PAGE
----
The indictment of former Massachusetts House Speaker Salvatore F. DiMasi on public corruption charges is fueling calls for tough ethics reforms and shining an unflattering spotlight on the workings of state government.
Gov. Deval Patrick said he and other top leaders need to move quickly to approve sweeping ethics reforms.
“People’s faith and trust in government have been shaken,” Patrick said last Thursday during his monthly radio show on WTKK-FM. “It is really important that we move on all of this.”
The House and Senate have approved separate ethics bills and Patrick has proposed his own reform package.
Patrick said his top priorities are strengthening the power of the state Ethics Commission, giving the secretary of state subpoena authority to investigate campaign finance violations and sharpening rules limiting gift-giving to lawmakers.
The House and Senate bills would also adopt tougher criminal sanctions, including setting a maximum penalty of 10 years in prison and a $100,000 fine for bribing a state official.
Critics have said the Senate bill would weaken the state Ethics Commission by requiring it to suspend civil investigation of an elected official if the attorney general decides to open a criminal investigation.
A six-member conference committee met for the first time last Thursday to work out a compromise version of the bills. The meeting was closed to the media.
The push for ethics reform came in the wake of a series of Beacon Hill scandals, including the indictment of former state Sen. Dianne Wilkerson, D-Boston, for allegedly accepting bribes and an ethics cloud that forced DiMasi to step down earlier this year.
The day after DiMasi appeared in court, Patrick, House Speaker Robert DeLeo and Senate President Therese Murray — all fellow Democrats — released a joint statement calling the indictments “deeply disturbing.”
“We have agreed that ethics reform legislation will be passed and signed into law swiftly,” the statement said.
The case against DiMasi hinges on the pursuit of two lucrative state contracts by software company Cognos spearheaded by Joseph Lally, the company’s former vice president of sales and one of DiMasi’s alleged co-conspirators.
Prosecutors say DiMasi pocketed $57,000 from Cognos for using his political muscle to ensure the company was awarded the contracts.
The first, a $5.2 million sale of software to the Department of Education, was approved while former Gov. Mitt Romney, a Republican, was in office. The second, a $15 million contract for software for the Executive Office of Administration and Finance, was approved in 2007 while Patrick was in office after the price was negotiated down to $13 million.
The Patrick administration later canceled the contract and Cognos returned the money.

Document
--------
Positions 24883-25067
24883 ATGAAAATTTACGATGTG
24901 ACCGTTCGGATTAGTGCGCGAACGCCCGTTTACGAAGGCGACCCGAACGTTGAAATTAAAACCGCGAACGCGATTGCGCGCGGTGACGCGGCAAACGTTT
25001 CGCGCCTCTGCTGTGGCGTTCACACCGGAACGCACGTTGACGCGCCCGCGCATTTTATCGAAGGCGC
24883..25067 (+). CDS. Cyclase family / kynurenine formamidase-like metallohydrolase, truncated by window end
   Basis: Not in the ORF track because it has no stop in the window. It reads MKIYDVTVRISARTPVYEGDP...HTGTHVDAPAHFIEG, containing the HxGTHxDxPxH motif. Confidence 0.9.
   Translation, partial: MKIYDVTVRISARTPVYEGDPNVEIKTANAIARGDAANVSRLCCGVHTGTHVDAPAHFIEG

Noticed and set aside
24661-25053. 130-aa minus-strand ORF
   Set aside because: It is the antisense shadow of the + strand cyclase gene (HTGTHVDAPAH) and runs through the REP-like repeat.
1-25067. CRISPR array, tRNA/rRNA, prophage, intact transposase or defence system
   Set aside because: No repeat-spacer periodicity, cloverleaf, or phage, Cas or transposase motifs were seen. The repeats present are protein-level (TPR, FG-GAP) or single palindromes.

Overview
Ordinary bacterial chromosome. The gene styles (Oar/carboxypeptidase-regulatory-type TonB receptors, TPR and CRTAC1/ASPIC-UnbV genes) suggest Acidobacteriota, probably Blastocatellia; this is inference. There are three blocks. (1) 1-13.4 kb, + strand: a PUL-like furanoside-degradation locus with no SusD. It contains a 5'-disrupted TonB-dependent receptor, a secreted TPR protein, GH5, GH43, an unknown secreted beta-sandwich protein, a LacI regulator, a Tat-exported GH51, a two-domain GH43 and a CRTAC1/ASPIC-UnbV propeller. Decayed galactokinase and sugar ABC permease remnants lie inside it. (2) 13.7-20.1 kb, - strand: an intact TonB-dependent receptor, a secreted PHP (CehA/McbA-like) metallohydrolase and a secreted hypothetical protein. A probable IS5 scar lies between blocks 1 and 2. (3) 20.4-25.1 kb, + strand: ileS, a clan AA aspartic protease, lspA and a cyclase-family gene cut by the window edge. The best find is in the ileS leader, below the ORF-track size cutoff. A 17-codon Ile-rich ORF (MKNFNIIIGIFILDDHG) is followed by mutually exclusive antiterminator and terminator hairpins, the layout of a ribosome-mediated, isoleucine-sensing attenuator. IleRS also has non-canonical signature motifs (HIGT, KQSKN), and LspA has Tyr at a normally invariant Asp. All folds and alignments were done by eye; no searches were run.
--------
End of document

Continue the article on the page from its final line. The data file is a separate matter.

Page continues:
The Massachusetts Republican Party called on Patrick to investigate any role his advisers might have had in the alleged scheme — saying the indictment raised red flags about their willingness to please DiMasi.
“Governor Patrick should immediately launch an investigation into the role his top advisers played in this sordid affair,” Mass GOP Executive Director Nick Connors said.
Acting U.S. Attorney Michael Loucks has said no other officials are implicated in the investigation, which followed a series of stories on DiMasi’s ethics troubles by the Boston Globe, but Patrick officials are referenced in the indictment.
In one e-mail, Lally allegedly refers to Administration and Finance Secretary Leslie Kirwan as “a rogue secretary” after she initially questioned the larger contract.
In the same e-mail, Lally reassures an unnamed Cognos official that “we are dealing with her boss and he is coaching us on how to handle the situation.” The official was not named, but has been identified in media reports as Patrick deputy chief of staff David Morales.
Patrick spokesman Joe Landolfi said the administration, including Morales, has cooperated with investigators.
“We are confident that any actions taken by the administration and David relative to this matter were entirely appropriate,” he said.
Patrick also defended members of his administration, including Kirwan.
“It was our team that referred it over to the inspector general,” he said on the radio.
Patrick also said he knew directly from DiMasi of his interest in the software contract, but was unaware of the other allegations revealed in the indictment.
“Not so much Cognos, but I certainly knew [DiMasi] was interested in this software,” Patrick said, while declining to answer more specific questions, including whether he had any part in the final approval of the Cognos contract, citing the investigation.
A 2008 investigation by state Inspector General Gregory Sullivan, requested by Kirwan, found the contract did not comply with state rules and should be voided.
Inside the Mass Mutual Center, in the bars and restaurants surrounding the convention hall, and in conversations spilling out into the streets and sidewalks, delegates and conventioneers relentlessly traded views regarding the recent indictment of former House Speaker Salvatore F. DiMasi and the governor’s looming battle for a second term. More »
Former House Speaker Salvatore F. DiMasi and three associates were indicted on federal charges alleging they conspired to help a software company win $20 million in state contracts and conceal money they got from the company. More »
"The charges against DiMasi are far more destructive of the public welfare than the petty allegations against [City Councilor Chuck] Turner and [state Sen. Dianne] Wilkerson. Yet the treatment of DiMasi was civil, while the treatment of Turner and Wilkerson was hostile," the Banner wrote in its June 11, 2009, editorial. "... The Massachusetts U.S. Attorney’s Office has some ’splaining to do." More »